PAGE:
Repeat Clients And Happy Sellers In Bellevue

Dated: 11/05/2017

Views: 550

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I wish I could whisk my clients today in a time machine back to 2011 and 2012 to purchase homes at low prices.  This seller picked up this nice Microsoft area condo from a bank for $156,000 in 2012 from a bank.  It was in good condition at the time.  The HOA and the sellers have made some significant upgrades in the past 5 years:

  • New roof

  • Reconstructed deck

  • Removal of popcorn ceilings with asbestos and application of new texture

  • New carpeting

  • Fresh interior paint

Prices in Bellevue (across Lake Washington from Seattle) have been charging right up since the low point of November 2011.  We sold this condo ultimately at $377,440.


What attracts buyers to Bellevue?  Firstly, it is the reputation of the public schools.  The Bellevue School District high schools regularly rank highly in national lists published by US & News Report and others.  At this time of writing, Bellevue's International School ranks #2 in Washington and #42 nationally.  The International School has a unique seven year program focusing on gaining fluency in French.  The private French Immersion School of Washington feeds into the program with French immersion instruction from Kindergarten (or rather ecole maternelle).  Bellevue has other innovative programs such as the longest-running and most successful Spanish immersion program with instruction K to 12.  My kids attended that program through the 7th grade and one of them became very fluent later in high school, later volunteering for two weeks at a Mexican orphanage in Merida.

Bellevue has an award-winning park system with 50 parks and a network of trails within a relatively small area.  The finest botanical garden in Washington state is included in the park system.  The natural setting is very beautiful, being bounded by two major lakes - Washington and Sammamish - and with two mountain ranges in view (Cascades and Olympics).  There are lots of opportunities to buy properties with fine views in Bellevue of lakes, mountains, the city, or a combination.

The King County library system - which excludes Seattle - is the second or third busiest library system in the whole country (depending on how you count busy-ness of a library system).  Seattle also has a fine library system with its flagship, architecturally significant Central Library.

Bellevue has a vibrant Downtown district with skyscrapers, major employers, and the region's major shopping mall, the Bellevue Square Mall.  Major festivals in Downtown Bellevue attract 60,000 or more visitors: July 4th, the Bellevue Arts and Crafts Festival, Christmas lights at the botanical garden, and more.

Bellevue is ethnically very diverse.  I think this was driven by hiring at Microsoft and other high tech employers.  I read that 40% of Bellevue residents were born outside of the US.  Through my work and friendships I've become personally aware of large communities of Chinese, Indians, Russians, and Romanians.


I thought it would be fun to read back through old emails and recount the services I have provided these sellers.

  • Firstly, I sold them this condo back in 2012 at a bargain price of $156,000.  It was bank owned and in good condition.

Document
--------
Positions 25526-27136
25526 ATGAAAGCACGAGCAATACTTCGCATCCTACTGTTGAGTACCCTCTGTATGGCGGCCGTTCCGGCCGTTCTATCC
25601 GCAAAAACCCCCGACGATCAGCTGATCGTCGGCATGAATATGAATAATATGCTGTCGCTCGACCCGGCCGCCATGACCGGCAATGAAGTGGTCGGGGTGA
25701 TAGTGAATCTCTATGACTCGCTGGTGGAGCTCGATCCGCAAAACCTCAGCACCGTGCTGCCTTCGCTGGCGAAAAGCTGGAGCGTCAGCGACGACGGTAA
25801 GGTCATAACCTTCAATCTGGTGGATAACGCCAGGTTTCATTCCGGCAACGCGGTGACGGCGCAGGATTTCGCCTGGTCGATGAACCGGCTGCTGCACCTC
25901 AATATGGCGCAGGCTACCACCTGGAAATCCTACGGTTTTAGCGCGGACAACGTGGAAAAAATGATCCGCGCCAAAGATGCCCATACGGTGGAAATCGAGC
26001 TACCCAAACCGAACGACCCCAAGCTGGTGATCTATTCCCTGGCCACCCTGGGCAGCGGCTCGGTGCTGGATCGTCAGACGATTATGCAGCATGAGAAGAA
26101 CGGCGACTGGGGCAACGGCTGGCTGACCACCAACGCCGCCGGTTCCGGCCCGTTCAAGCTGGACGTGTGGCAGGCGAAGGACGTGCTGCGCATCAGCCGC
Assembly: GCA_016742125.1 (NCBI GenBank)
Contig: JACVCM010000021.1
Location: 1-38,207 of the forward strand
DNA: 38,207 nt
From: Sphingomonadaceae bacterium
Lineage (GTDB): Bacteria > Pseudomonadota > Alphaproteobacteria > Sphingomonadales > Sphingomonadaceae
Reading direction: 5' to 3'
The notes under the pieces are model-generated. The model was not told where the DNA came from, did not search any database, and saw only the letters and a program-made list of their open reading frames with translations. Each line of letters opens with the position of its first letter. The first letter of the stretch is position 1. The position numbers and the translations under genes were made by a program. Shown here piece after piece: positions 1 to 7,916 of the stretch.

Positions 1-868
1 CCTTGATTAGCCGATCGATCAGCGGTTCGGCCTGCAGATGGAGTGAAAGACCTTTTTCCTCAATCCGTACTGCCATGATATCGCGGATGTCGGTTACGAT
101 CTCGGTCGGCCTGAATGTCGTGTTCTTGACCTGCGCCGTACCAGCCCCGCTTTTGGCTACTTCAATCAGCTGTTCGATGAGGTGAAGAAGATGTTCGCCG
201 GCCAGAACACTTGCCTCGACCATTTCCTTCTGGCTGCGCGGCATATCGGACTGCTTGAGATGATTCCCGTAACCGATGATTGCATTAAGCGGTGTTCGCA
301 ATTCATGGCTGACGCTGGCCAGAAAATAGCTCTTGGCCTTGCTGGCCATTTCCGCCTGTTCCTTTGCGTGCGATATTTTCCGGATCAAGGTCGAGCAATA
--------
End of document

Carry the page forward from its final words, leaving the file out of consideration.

• A year before the sale we met and talked about selling.  The family stays in Bellevue for the schools.  The Dad commutes 70 miles every day to Tumwater, where he works for the State.  We discussed possibly moving to Thurston County, but they ruled it out.

  • Next, we tried to buy a house for this family in Bellevue at the $600,000+ level.  A house we made an offer on at $599,000 - and it was a fixer, no updates since the 1970s - attracted 25 offers and probably went $100,000 over list price.  We offered $34,000 over list price, but that was not nearly enough.

  • We looked at a Bellevue townhouse, but they decided not to make an offer.  It was clear it would attract another bidding war.

  • I didn't hear from them for a while, and then in the spring of 2017 they told me they were ready to sell the condo.  They had moved into a larger Bellevue rental house.

  • We met at the condo again and discussed pricing, sales strategy, and what improvements to make.  That's when we decided to replace the popcorn ceilings, replace the carpets, and paint the interior.

  • My wife and I brought through a Chinese-speaking contractor for a quote, but the sellers chose another one.  It's hard to find a contractor these days and there are no bargains.  All the contractors are busy.

  • I wrote up the listing contract.  I contacted the title company to get preliminary title commitment and the full legal description (a necessary part of any real estate contract).

  • I arranged for staging of the condo, as you can see in the photos.  That turned out very well.

  • I took the photos.  I have a wide angle lens and a good eye for composing shots.  The stager left a cute carving of a sandpiper.  I played a little game, moving the sandpiper from room to room, so that it appears discretely in several shots.

  • On the listing date, I took the final photos, put up a sign, and hung a keybox.  We then had a late night discussion of pricing.  We had thought $360,000 would be about right a few months ago, but prices in Bellevue have continued charging right up.  We only see one competitor at $390,000 and it is smaller, so we decided on $399,950 and are hoping for multiple offers.  Could we get $425,000 in this crazy market?